4.1. General information
The modern German legal system is composed of public law, which regulates the relationships between citizens and the state, and civil law, which regulates the relationships between two people or companies.
Entering into legal proceedings is possible without a prior warning to the debtor. However, all courts are trying to mediate between creditors and debtors, and, in order to shorten the amicable phase of legal proceedings, they may ask for proof that all the pre-court efforts did not reach a conclusion and will ask to see all the prior correspondence in order to reach a quick and final judgment.
4.2. Legal systems
The nature of the cases and the amounts of money owed divide court jurisdiction. The following scheme is a simplified extract of the German jurisdiction, usually applicable to cases regarding outstanding money. You (the plaintiff) are not required to be represented by a registered attorney before a local court (for claims up to EUR 5,000), although professional legal representation is mandatory before any other court.
4.3. Required documents
In order to apply a legal dunning procedure, we require copies of the contracts, invoices, and statements indicating the payments and credit notes that have been made for the outstanding monies.
In the case of a regular lawsuit procedure, copies of all the contractual documentation should be available, starting with the contracts, orders, order confirmations, delivery notes, and invoices. Every part of the trading relationship between both parties should be provable by documentation.
In case of dispute, all the notes of the conversations between you and your debtor should be kept and given to our lawyers. In the case of verbal negotiations, we require the visit or negotiation reports and the names of any witnesses.
4.4. Legal dunning procedures
This type of proceedings is only applicable to monetary debts where the debtors are traceable. The Berlin-Wedding court is responsible for non-German clients, whilst various competent local courts are responsible for German cases. In order to obtain an enforceable judgment by legal dunning procedure, first, the court order (“Mahnbescheid”) and, second, the enforcement order (“Vollstreckungsbescheid”) need to be applied one after another and served on the debtor within the time frames stipulated in the German Civil Process Law. The debtor can appeal during both stages. That would transfer the dunning procedure into a regular lawsuit procedure.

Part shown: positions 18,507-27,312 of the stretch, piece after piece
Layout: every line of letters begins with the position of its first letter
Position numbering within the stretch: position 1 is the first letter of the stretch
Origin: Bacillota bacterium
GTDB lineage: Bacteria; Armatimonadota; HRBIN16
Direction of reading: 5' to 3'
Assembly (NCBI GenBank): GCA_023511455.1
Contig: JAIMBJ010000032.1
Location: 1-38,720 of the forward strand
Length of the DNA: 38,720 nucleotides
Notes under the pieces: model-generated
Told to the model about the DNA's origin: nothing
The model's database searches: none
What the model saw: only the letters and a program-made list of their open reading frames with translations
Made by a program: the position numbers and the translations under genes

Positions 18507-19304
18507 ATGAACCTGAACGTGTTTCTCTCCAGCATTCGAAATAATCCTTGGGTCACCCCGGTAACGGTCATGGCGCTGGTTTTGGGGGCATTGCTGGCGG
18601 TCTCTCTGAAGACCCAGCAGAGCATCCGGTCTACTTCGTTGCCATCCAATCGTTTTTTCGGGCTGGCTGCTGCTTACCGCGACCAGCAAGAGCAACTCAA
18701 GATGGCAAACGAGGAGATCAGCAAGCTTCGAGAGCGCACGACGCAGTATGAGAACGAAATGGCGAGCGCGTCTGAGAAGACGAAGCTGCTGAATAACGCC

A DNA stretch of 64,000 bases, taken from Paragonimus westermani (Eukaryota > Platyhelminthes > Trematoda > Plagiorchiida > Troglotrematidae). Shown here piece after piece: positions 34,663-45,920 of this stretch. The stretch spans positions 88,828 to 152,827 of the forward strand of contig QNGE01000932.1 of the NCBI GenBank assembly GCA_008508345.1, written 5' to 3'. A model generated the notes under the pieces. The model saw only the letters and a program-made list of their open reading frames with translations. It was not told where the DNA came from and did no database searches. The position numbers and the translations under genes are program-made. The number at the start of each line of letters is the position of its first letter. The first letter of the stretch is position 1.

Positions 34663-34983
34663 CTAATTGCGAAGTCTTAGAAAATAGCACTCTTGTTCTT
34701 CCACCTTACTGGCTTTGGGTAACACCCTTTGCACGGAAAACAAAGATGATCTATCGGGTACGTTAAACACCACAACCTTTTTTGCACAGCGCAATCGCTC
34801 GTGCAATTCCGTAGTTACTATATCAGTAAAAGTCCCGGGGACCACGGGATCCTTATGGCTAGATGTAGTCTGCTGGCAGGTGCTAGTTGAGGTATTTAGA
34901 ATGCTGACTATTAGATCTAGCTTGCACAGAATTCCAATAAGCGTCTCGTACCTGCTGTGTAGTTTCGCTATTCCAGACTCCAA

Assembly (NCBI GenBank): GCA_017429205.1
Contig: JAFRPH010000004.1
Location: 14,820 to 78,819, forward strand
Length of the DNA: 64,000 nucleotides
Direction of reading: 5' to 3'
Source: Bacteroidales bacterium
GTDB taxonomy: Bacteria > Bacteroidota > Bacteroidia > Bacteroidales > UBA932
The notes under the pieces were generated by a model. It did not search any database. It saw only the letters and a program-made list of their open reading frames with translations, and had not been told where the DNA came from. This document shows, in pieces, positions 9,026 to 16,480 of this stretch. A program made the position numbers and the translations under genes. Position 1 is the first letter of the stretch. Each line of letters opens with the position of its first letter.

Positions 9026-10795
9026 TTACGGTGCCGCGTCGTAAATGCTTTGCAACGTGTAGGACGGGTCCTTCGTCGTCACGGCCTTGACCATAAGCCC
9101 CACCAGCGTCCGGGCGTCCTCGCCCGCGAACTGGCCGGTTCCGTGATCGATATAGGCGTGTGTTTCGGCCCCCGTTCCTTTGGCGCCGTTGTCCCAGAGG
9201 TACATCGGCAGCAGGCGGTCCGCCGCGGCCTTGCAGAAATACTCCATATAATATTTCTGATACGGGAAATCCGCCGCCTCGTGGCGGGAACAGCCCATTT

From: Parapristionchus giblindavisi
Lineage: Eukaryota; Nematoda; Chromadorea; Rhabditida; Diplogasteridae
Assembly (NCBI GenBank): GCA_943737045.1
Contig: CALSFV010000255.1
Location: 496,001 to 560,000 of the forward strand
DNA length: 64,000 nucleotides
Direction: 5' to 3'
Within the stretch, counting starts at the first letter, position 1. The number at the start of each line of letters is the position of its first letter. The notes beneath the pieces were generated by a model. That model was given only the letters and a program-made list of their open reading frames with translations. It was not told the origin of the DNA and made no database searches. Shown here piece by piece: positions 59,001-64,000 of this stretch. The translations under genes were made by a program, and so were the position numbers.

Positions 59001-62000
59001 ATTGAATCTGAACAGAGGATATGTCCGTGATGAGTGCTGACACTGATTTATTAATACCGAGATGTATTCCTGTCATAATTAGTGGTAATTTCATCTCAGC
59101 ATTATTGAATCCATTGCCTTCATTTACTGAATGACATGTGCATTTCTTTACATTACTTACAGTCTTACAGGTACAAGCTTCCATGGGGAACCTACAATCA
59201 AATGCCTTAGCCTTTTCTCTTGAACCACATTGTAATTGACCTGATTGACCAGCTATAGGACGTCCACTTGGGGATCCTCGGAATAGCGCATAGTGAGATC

A regular lawsuit procedure is initiated directly either after the amicable collections has failed due to dispute by the debtor, or after the legal dunning procedure if the debtor has appealed. A written pre-procedure is usually issued. Both the plaintiff and defendant must exchange opinions and proof by letter until the judge believes all the relevant information needed to make a judgment has been received. In this case, a hearing is scheduled, during which both parties must be present. After the hearing, the judge sets a date to publish the final judgment, and both parties will be informed about the outcome in writing by the court.
Appealing against the judgment (the threshold is EUR 600) is possible. That will trigger a second verdict by the court of second instance (local court to district court, district court to higher regional court). In the case of third instance, the review will be restricted to a check on whether or not the statutes were applied correctly. Any later amendment of facts or proof is not permissible.
4.7. Expected time frame
The average duration of a legal dunning process is between eight and 12 weeks, whereas a court procedure can take 12 months or longer, depending on the complexity of the case and the availability of the judge and lawyers on both sides.
4.8. Costs and interest in the legal phase
Any costs incurred during a civil law procedure (court fees and lawyers’ fees) are determined by the provisions of the RVG (law on lawyers’ fees) and the GKG (law on court fees) and are not subject to any negotiation. All costs are dependent on the outstanding principal amount and are calculated taking into account the amount kept by each party. There are different fees that can apply during the proceedings, making it difficult to predict the total cost. In addition to this, costs of witnesses and/or experts might also arise. The costs of a legal dunning procedure are usually from 20% to 40% of the costs of a full court procedure. Costs can be kept down if the debtor does not react to the court summons and accepts the claim.
Extrajudicial interest and costs can be claimed as part of the outstanding monies during legal proceedings. Approximately 60% of German courts award this additional claim, but the outcome depends on the court and judge. In all cases, the losing party has to bear the costs of the legal proceedings according to paragraph 91ff. of the German Civil Process Law. In the case of a legal settlement, the parties bear the costs of the corresponding proceedings in proportion to their prevailing or failing.
(End of chapter 4 - Legal collections)